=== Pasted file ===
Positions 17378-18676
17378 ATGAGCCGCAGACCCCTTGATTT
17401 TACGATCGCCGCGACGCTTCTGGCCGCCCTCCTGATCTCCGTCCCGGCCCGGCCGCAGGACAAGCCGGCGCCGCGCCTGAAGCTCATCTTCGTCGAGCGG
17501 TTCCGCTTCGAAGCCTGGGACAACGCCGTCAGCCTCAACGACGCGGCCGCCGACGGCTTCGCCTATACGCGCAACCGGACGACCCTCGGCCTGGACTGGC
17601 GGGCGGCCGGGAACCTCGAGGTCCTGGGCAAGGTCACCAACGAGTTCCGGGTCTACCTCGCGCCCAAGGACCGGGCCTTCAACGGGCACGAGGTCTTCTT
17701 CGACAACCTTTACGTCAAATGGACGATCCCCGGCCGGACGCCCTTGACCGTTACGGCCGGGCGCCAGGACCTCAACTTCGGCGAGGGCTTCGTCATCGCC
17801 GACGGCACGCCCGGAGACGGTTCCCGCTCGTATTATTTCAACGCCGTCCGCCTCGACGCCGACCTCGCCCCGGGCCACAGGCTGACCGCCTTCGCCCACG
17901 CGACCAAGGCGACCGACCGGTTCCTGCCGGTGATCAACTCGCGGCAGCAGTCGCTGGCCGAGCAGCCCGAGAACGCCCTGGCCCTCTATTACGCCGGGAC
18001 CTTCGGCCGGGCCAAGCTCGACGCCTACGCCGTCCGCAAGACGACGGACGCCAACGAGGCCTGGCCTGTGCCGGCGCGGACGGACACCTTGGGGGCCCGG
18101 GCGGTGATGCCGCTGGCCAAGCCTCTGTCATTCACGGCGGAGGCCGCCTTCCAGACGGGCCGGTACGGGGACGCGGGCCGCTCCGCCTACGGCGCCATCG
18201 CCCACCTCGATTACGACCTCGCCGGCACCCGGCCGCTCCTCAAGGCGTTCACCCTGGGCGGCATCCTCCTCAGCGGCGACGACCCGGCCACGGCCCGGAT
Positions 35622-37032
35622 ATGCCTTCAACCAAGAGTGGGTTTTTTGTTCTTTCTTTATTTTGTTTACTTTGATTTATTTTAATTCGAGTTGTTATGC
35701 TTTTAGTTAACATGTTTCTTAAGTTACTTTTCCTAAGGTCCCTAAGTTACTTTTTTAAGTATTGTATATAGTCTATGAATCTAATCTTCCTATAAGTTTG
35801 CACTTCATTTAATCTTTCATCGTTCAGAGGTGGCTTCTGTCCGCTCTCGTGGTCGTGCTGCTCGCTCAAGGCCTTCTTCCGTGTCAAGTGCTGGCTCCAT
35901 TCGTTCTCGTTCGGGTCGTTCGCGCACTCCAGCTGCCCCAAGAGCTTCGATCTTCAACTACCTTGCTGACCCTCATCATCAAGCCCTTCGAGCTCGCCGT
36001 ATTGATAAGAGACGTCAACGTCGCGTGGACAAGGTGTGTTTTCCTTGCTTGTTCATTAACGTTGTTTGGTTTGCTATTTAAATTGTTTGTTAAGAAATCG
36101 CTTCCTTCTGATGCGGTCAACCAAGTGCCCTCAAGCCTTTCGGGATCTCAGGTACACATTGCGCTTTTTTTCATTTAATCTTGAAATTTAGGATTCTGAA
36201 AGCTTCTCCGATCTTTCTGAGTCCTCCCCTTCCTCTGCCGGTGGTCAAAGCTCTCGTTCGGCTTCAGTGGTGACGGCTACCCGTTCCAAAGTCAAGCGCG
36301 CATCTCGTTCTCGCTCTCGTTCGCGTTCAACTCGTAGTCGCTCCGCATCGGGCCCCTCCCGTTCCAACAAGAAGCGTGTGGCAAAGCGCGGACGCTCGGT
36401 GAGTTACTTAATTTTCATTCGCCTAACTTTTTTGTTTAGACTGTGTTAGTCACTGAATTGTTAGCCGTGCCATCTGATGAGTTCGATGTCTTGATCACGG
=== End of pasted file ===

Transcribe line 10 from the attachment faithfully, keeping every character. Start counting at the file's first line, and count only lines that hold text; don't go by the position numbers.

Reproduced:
18101 GCGGTGATGCCGCTGGCCAAGCCTCTGTCATTCACGGCGGAGGCCGCCTTCCAGACGGGCCGGTACGGGGACGCGGGCCGCTCCGCCTACGGCGCCATCG